Editing the old question will also bump it up the top of the front page, so it will get a lot of visibillity, regardless of it being an old one.

Now, I will probably not contribute any re-open votes. You ask too much, even in the second version of the question. Some of your questions are already answered, search the site, and some of your questions are probably off topic (hint: those that should be asked to a lawyer, instead of a bunch of programmers). I wont go into any detail, the two other answers cover me perfectly, but feel free to ask if you want clarifications.

Kudos for the very constructive way you chose to raise your concerns, unfortunately it isn't the norm when it comes to closed questions.

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When your question was closed, I left specific feedback about why it was closed:

Hi Evan, general professional advice isn't on-topic here: for that, you might be interested in an upcoming site proposal, Professional Matters. However, bear in mind Stack Exchange is about getting help with specific problems: cataloging everything that one needs to know about contracting is too broad a scope for the Stack Exchange style of Q&A.

Basically, it comes down to two things:

1. We're not a general-purpose professional matters site

You quoted a part of the FAQ, but missed the very first line, which says:

Programmers — Stack Exchange is a site for professional programmers who are interested in getting expert answers on conceptual questions about software development.

That is, the part you emphasized should be read as:

freelancing and business concerns [that are about software development]

If there's something specific to software development, you need to make that clear in your question. You can do that be revising it to explain what, specifically about software development, you want to know.

To put it another way (also mentioned in the FAQ), we're trying to hit the blue region on this diagram:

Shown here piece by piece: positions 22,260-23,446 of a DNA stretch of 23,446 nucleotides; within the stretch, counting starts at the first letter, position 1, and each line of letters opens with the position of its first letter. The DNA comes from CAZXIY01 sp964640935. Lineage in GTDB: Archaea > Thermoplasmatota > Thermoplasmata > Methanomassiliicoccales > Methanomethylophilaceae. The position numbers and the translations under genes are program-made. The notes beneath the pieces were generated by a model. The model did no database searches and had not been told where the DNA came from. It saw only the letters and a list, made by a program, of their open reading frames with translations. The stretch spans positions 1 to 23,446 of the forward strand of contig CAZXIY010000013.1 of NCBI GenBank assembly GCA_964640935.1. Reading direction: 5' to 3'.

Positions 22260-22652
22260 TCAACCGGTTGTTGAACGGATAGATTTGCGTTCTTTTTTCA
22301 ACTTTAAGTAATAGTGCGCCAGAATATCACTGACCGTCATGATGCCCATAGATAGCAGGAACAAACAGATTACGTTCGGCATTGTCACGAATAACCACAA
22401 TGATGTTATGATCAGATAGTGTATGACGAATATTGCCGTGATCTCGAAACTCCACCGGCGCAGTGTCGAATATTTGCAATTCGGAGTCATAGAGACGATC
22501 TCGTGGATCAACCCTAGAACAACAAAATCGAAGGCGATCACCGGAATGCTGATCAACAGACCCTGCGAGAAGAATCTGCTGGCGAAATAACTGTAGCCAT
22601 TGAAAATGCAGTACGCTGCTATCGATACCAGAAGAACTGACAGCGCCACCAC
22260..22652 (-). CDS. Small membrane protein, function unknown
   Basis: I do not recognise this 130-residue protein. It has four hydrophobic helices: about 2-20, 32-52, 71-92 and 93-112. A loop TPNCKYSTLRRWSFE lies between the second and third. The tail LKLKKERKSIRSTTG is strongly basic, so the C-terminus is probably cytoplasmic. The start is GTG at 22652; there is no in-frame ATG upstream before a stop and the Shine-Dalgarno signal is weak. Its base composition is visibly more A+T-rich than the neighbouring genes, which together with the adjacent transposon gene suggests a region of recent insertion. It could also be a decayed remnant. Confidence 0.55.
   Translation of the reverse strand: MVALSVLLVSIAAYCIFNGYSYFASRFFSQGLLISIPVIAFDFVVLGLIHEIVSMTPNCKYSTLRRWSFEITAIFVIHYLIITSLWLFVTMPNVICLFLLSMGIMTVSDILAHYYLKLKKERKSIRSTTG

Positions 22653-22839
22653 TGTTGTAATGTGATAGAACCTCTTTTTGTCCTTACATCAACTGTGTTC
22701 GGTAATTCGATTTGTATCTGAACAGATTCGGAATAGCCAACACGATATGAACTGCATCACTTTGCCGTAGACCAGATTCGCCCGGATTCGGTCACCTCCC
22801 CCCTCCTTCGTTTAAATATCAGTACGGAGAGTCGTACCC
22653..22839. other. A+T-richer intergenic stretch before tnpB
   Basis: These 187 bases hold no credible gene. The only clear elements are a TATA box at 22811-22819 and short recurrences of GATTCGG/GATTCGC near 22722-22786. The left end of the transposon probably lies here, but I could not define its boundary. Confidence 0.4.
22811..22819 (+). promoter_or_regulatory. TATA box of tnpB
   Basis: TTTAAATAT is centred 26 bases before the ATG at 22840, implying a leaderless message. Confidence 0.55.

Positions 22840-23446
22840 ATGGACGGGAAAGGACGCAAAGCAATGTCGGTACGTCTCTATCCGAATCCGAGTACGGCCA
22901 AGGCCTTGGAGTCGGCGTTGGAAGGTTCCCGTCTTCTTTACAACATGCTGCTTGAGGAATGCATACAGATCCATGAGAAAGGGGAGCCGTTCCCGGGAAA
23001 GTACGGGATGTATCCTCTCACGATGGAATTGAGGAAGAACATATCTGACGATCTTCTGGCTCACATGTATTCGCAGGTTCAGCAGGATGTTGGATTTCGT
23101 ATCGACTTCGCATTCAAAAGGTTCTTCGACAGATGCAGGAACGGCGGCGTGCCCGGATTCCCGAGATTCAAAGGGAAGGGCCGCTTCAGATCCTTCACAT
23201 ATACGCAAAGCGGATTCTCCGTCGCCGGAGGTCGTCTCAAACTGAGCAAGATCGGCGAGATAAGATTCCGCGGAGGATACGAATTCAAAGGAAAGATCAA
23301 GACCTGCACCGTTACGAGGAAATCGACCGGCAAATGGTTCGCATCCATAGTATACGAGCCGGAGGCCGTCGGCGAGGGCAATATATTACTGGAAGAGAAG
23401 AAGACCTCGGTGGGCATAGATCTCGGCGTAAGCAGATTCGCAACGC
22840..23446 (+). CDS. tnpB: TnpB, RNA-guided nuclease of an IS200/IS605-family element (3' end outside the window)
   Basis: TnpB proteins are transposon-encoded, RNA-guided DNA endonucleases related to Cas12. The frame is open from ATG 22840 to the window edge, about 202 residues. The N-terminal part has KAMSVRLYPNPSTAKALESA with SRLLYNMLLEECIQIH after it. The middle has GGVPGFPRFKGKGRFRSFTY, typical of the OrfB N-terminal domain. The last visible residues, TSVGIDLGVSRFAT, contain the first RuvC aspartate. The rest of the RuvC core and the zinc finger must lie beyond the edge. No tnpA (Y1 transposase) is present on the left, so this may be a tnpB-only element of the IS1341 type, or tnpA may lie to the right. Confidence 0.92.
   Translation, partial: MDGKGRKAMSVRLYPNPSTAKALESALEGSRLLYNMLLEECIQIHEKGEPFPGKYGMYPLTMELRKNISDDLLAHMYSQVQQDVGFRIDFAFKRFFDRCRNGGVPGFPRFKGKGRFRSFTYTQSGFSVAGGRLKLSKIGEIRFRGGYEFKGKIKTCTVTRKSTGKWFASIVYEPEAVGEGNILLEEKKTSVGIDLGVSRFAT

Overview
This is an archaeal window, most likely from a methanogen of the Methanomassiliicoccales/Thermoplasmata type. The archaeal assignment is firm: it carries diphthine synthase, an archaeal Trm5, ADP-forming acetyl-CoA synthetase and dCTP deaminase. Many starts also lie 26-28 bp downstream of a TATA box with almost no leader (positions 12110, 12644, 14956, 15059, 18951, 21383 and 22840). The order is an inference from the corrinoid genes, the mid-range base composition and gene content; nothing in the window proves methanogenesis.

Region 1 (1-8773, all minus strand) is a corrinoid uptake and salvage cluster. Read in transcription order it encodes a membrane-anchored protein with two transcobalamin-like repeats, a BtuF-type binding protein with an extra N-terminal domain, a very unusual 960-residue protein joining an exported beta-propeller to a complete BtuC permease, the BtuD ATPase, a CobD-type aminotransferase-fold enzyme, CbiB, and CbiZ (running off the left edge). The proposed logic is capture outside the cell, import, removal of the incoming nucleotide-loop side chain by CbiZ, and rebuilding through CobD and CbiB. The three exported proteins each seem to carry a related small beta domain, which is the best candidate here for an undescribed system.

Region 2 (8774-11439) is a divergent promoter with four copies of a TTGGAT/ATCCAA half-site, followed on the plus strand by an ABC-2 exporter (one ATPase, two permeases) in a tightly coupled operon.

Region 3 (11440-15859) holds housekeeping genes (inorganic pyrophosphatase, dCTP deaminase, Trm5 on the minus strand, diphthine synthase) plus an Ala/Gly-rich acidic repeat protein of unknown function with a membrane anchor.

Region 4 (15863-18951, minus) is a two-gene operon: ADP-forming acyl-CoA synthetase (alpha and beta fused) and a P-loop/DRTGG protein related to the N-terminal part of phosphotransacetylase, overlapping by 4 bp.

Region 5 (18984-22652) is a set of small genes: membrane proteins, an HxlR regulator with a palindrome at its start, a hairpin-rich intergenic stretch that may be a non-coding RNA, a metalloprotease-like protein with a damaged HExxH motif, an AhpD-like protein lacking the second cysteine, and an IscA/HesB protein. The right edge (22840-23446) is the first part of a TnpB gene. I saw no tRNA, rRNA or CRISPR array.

Scope diagram

However, many people on the network have recognized there is a demand for a general-purpose professional questions site, and that site proposal is currently in commitment. If there is nothing about contracting that's specific to software development that you want to know, it is your best shot for getting help about the subject.

2. Cataloging everything about a subject is too broad a scope for Stack Exchange

The body of your question asks 6 different things, including the ultra broad, open ended prompt:

Anything else that caught you by surprise when you started contracting?

This is not in any way definitively answerable. As the FAQ says,

Your questions should be reasonably scoped. If you can imagine an entire book that answers your question, you’re asking too much.

Getting your question reopened

The number one reason a question doesn't get reopened has nothing to do with mods being drunk on power or community apathy or any other malicious or nefarious reason: it's because the reasons why the question was closed in the first place is never addressed.

Closing is meant to be a way to say "this question, as it is written now, is not a fit for the site. If you can address the problems stated and revise your question, it's just as easy to reopen it."

In the case of this specific question, it's very easy to get it into shape:

  1. Explain what you need to know about contracting that requires the expertise of the site's audience (i.e. programmers)
  2. Narrow the scope of your question down to asking about a specific, solvable problem.

You do that, and I'll be the first to reopen and upvote it.

  • The number one reason a question doesn't get reopened has nothing to do with mods being drunk on power or community apathy or any other malicious or nefarious reason - I understand your frustration with all the bs targeted at mods, but there's nothing in the question to justify that sentence. Mods can be careless and/or wrong, and that's perfectly understandable and it does happen (rarely), but where does OP suggest that it happens for being drunk on power or community apathy or any other malicious or nefarious reason? – yannis Jan 6 '12 at 16:16